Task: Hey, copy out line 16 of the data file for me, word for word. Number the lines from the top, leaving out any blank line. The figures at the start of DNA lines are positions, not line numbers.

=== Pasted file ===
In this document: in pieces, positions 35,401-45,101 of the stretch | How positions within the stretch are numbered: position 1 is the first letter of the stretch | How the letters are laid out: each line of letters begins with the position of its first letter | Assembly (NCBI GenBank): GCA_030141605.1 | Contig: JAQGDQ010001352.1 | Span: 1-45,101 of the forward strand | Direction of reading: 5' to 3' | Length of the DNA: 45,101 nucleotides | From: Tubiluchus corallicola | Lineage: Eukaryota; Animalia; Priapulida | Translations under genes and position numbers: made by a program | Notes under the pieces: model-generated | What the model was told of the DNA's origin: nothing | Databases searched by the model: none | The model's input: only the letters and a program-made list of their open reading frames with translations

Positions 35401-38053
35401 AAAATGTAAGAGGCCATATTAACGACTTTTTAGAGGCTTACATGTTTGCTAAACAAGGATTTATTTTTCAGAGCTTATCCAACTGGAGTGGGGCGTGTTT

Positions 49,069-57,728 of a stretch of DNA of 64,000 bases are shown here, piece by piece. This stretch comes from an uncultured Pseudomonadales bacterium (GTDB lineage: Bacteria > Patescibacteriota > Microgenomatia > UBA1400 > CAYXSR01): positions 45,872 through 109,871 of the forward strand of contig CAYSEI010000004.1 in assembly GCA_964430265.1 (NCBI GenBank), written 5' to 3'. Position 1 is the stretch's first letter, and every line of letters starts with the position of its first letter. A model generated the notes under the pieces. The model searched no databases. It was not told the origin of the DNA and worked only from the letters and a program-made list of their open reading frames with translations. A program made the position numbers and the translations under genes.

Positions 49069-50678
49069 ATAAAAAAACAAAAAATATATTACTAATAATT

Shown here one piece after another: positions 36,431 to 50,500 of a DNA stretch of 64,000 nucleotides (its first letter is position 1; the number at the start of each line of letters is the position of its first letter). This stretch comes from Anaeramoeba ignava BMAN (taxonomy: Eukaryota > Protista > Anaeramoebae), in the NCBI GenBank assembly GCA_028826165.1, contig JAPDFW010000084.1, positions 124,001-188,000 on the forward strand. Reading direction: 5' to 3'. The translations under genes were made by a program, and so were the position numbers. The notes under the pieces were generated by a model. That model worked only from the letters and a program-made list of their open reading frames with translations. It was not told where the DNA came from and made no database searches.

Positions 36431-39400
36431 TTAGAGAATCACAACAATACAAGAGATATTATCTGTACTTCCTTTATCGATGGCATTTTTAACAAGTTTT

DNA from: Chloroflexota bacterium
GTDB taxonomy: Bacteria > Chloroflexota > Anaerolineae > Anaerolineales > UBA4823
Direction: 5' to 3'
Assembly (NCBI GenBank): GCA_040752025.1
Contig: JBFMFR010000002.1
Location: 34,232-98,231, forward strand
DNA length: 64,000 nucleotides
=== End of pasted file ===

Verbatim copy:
DNA length: 64,000 nucleotides